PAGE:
Assessments were made by medical officers as to the suitability of men to perform military duties. A system of lettering and numbering was devised to enable a mans abilities to be quickly noted. Class One meant he was single and Category A meant that he was able to march, see to shoot, hear well and stand active service conditions. The 2 meant that he was fit for dispatching overseas as regards to physical and mental health but required training.
The other thing I wanted to investigate further was the Depot Battalion. At first I had no idea what a Depot Battalion even was. It turns out that in 1917-1918, when it was no longer possible to recruit enough men for infantry battalions, depot battalions were organized in Canada to obtain personnel who would then be sent to the Canadian Reserve Battalions in England.
Émile was initially part of the 1st Depot Battalion, 1st Central Ontario Regiment. What I have been able to find out so far is that it was authorized by General Order 89 of September 1 1917 (see below) and by General Order 57 of 15 April 1918. They were to reinforce the 4th, 19th, 123rd and 208th Battalions through the 3rd Canadian Reserve Battalion. They were commanded by Lieutenant-Colonel B. H. Belson.
His military records are quite scant to be honest and contain only about 15 documents in total. So I’m not able to get a really good idea of what he did in The Great War or even where he was posted, not even his position is noted in his records! All I know thus far is that on August 20 1918 he TOS (took on strength) at Bramshott Military Camp.
Now, I don’t have his regiment’s war diaries and mobilization accounts – I will have to request them in person, but I believe I have found the reference to them and can find them at the Canadian National Archives when I go to Ottawa later this month. However, there’s a snag – I see from his personal file that he’s noted under 3 separate regiments – 1st Depot Battalion, 1st Central Regiment, then the 1st Depot Battalion, 2nd Quebec Regiment and 1st Depot Battalion 10th Canadian Reserve Battalion. But, I cannot decipher when he was SOS from one and TOS with another. This is important for tracking his movement in the war diaries.
June 20 2017 Update: Spent the day at the National Archives of Canada today. The assistant working at the genealogy desk provided me with some information I had been seeking. She said that as part of a depot battalion and because we can only find him in England – then he likely did not see action. He would have been training and keeping in shape over his time there in the event that he was called up to infantry for one of the battalions they were backing up. She further added that there are not likely war diaries for depot battalions, usually just for field units, but that I could check the records anyway.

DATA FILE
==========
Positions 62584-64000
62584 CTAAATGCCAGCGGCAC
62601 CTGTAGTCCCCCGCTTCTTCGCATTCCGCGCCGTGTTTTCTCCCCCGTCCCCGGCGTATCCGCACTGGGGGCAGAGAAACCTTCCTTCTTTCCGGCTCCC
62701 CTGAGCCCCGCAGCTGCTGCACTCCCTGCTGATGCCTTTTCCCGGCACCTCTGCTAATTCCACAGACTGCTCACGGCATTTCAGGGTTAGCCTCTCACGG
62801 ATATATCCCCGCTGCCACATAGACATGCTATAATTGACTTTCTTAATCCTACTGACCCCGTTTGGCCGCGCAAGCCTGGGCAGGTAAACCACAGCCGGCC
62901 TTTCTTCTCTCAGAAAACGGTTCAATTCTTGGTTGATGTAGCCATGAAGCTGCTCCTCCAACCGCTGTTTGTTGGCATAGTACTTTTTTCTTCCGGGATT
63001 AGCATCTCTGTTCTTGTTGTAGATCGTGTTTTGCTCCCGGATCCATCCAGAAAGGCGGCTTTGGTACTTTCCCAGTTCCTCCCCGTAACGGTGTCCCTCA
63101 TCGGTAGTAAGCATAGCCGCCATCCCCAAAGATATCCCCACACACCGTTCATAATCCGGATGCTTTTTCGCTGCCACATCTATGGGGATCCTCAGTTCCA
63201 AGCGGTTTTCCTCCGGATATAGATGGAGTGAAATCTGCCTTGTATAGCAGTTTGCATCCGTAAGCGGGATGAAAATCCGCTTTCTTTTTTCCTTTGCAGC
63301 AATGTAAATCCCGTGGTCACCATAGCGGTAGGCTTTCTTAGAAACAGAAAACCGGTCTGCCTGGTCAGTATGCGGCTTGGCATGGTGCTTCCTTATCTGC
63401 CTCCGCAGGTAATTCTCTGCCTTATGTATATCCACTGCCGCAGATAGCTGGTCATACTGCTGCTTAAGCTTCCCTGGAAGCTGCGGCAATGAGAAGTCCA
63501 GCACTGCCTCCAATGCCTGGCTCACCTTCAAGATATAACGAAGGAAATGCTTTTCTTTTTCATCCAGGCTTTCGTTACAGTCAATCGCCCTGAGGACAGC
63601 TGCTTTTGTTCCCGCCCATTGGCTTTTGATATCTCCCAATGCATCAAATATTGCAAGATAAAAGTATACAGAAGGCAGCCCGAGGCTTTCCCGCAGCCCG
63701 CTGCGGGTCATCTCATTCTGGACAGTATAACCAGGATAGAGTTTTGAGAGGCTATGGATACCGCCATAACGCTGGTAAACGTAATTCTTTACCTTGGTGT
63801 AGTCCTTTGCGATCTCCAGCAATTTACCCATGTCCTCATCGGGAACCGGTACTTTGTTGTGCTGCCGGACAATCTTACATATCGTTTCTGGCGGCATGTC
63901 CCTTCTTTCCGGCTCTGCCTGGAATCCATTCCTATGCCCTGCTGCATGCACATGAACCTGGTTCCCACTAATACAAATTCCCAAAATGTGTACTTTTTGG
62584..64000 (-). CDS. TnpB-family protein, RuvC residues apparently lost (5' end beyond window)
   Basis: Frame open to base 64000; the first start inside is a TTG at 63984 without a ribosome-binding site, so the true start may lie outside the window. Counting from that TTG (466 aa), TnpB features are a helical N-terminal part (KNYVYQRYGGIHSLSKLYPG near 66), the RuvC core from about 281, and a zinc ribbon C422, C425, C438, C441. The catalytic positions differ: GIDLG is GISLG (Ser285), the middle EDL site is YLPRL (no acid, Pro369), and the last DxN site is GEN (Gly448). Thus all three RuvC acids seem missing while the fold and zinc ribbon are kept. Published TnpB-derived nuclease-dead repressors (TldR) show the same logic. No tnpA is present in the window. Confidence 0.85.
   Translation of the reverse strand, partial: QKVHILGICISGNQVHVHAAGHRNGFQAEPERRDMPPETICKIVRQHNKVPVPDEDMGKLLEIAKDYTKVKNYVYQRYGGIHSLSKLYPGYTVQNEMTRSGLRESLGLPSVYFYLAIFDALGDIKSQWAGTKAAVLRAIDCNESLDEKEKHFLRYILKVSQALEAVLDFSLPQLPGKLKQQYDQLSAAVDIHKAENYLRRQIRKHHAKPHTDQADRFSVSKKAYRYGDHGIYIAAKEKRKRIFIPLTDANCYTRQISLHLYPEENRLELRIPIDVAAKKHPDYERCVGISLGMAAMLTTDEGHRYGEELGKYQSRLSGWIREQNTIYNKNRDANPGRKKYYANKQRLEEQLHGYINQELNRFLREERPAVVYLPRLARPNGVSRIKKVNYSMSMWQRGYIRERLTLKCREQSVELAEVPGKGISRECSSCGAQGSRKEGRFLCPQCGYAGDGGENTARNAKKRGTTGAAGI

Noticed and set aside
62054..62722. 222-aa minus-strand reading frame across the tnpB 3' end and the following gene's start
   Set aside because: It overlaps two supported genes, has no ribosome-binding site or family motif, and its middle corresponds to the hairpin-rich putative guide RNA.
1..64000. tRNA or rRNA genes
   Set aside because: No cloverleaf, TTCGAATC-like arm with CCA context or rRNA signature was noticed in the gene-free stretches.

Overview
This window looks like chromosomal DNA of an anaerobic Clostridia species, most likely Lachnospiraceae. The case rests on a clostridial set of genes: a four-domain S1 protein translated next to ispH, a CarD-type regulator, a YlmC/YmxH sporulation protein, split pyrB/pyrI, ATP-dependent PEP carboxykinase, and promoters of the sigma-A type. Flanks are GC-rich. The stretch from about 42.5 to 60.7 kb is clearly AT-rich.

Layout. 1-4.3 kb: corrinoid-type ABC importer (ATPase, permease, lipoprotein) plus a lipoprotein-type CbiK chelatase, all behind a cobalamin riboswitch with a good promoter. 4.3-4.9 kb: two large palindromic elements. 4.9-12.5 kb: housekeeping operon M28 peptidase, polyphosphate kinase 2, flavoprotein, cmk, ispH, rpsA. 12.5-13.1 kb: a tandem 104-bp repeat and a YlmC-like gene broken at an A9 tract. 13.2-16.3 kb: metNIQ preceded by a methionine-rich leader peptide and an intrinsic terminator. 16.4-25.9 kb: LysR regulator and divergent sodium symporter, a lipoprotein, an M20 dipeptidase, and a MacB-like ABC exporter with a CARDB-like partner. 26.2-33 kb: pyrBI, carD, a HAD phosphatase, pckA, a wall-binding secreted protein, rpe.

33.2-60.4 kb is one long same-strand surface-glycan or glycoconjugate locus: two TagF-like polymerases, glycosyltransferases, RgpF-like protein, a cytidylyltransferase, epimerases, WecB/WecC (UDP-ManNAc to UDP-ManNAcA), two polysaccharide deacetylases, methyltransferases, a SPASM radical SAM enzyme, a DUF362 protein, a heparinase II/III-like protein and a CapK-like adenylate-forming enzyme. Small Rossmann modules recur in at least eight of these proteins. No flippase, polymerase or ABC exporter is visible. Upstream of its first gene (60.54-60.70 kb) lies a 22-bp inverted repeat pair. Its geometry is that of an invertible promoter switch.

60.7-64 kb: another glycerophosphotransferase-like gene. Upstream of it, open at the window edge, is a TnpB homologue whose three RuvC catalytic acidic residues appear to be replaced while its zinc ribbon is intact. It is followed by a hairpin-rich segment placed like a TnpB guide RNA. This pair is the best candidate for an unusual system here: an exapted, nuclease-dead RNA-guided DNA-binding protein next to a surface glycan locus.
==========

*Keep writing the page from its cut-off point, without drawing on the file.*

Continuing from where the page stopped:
All WWI military records are available online, so I was able to access his WWI Canadian Expeditionary Force Personnel File via Ancestry.ca (the site I am doing my family tree on).
I am just now taking in that these documents are 100 years old, I am going to post as many documents as I possibly can!
Military Records Summary
May 13 1918: Attested at North Bay, Ontario
July 21 1918: Embarked at Québec
August 8 1918: Arrived London, England via the S.S. Somali – she was built in 1901 by Caird & Company Greenock and served as a troop carrier in WWI
August 20 1918: TOS (took on strength) at Bramshott a.k.a. Bramshott Military Camp, which was a temporary army camp set up on Bramshott Common, Hampshire, England during WWI. Bramshott was one of three facilities in the Aldershot Command area established by the Canadian Army. The permanent facility on both occasions was at the British Army’s Bordon Military Camp. Bramshott was one of two temporary camps set-up for additional accommodation in the lead-up to D-Day, along with Witley Camp.
November 11, 1918 – WWI ends – Armistice
Feb 19 1919: In Ripon he was admonished and condemned to pay 1/9.5 (confirmed as 1 pound, 9 schillings, 5 pence) for losing 1 scrubber (??? What kind of post did he after the war ended that he would have that he lost a scrubber? Did he work in a mess hall? Did he work in a medical unit? Was it for scrubbing his boots?) The only notation I’ve found that can be somewhat related to war is a breathing apparatus that absorbs the carbon dioxide . But I don’t think that would be it because this has specifically to do with diving.
June 20 2017 Update: Genealogy Assistant advised that he literally lost a scrubber – more for cleaning as he was there well after the war ended and was likely involved in clean up tasks. Given the price he was penalized she thinks it was likely a long handled scrubber.